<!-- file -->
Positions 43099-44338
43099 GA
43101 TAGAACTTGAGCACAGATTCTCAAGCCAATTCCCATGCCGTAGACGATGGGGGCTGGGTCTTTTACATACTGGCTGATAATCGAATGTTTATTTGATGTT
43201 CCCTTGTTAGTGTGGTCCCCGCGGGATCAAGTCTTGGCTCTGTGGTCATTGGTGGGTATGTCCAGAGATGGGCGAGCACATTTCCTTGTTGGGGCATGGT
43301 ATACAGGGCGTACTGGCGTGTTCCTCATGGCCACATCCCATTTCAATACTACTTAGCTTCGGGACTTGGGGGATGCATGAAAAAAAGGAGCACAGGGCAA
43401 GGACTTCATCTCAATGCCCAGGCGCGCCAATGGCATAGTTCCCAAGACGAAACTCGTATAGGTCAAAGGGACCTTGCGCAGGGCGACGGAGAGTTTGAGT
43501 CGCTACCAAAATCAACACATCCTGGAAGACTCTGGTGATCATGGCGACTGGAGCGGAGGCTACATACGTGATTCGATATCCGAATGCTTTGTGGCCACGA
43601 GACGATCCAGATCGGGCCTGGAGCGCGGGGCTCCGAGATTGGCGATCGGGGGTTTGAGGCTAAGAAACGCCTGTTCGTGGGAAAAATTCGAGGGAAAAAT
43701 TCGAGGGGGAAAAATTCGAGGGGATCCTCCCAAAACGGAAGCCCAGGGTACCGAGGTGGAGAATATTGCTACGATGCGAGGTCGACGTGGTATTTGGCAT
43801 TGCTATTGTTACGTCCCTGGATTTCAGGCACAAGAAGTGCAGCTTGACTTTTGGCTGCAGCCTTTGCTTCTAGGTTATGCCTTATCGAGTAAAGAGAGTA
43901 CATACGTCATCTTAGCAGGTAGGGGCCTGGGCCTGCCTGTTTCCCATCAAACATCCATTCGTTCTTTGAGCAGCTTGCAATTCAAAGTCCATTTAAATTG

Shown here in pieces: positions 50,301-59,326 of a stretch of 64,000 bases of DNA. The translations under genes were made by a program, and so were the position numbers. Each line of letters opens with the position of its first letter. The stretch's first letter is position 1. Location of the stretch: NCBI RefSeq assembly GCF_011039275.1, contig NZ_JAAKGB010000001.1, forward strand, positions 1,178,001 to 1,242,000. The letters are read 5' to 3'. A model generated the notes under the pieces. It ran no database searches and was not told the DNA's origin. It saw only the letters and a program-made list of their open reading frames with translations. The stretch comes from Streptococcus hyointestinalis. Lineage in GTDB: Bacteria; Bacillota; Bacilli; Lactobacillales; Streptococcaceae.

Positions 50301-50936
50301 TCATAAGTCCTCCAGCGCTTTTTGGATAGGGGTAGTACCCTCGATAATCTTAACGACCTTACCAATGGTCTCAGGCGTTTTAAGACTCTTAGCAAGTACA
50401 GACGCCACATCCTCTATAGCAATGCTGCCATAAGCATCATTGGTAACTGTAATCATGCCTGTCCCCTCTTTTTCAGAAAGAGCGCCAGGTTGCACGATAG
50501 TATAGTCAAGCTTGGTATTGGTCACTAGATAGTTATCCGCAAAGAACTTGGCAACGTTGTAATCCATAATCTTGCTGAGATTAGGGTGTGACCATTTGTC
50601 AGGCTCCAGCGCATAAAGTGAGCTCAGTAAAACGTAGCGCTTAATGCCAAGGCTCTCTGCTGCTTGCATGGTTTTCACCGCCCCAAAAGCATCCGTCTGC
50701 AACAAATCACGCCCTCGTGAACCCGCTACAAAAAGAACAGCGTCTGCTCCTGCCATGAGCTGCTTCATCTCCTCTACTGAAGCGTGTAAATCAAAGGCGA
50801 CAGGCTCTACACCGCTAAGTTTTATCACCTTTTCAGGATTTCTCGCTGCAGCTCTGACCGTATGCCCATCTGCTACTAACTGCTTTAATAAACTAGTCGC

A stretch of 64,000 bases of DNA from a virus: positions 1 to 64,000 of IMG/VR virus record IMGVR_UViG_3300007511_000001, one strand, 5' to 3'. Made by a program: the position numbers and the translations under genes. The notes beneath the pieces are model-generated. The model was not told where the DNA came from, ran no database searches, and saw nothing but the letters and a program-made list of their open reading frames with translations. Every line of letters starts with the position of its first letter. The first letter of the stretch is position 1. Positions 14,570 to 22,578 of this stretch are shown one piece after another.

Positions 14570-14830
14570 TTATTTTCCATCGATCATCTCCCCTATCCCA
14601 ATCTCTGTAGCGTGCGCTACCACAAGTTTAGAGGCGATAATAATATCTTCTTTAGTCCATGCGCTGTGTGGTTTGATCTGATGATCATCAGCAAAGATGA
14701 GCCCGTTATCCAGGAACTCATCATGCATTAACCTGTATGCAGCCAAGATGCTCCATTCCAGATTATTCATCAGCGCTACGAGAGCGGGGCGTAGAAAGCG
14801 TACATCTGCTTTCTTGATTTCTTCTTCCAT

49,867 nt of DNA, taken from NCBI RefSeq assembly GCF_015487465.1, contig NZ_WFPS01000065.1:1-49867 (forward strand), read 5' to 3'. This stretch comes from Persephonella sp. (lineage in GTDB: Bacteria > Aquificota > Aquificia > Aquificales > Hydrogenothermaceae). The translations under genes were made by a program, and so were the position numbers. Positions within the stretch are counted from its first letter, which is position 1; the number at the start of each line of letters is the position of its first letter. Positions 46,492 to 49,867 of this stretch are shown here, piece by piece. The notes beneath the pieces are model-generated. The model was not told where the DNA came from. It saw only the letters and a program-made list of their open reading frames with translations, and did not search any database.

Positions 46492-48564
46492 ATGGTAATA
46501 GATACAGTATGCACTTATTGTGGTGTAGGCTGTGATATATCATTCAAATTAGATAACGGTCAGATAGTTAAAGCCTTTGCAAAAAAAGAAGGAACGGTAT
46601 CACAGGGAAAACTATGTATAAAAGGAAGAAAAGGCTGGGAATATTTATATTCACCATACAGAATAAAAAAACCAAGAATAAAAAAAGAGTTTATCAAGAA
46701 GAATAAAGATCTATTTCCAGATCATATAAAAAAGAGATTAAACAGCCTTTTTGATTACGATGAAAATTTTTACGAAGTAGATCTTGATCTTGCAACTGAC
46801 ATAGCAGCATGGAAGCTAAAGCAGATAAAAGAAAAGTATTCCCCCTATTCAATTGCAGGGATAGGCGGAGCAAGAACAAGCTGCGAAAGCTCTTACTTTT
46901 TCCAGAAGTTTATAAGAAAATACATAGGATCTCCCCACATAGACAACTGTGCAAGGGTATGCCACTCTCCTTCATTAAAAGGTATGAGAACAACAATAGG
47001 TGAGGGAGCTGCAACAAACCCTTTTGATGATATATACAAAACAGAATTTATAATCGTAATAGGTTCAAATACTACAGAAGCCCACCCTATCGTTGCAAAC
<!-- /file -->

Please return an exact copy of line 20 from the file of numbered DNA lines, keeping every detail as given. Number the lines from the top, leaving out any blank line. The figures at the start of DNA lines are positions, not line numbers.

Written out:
A stretch of 64,000 bases of DNA from a virus: positions 1 to 64,000 of IMG/VR virus record IMGVR_UViG_3300007511_000001, one strand, 5' to 3'. Made by a program: the position numbers and the translations under genes. The notes beneath the pieces are model-generated. The model was not told where the DNA came from, ran no database searches, and saw nothing but the letters and a program-made list of their open reading frames with translations. Every line of letters starts with the position of its first letter. The first letter of the stretch is position 1. Positions 14,570 to 22,578 of this stretch are shown one piece after another.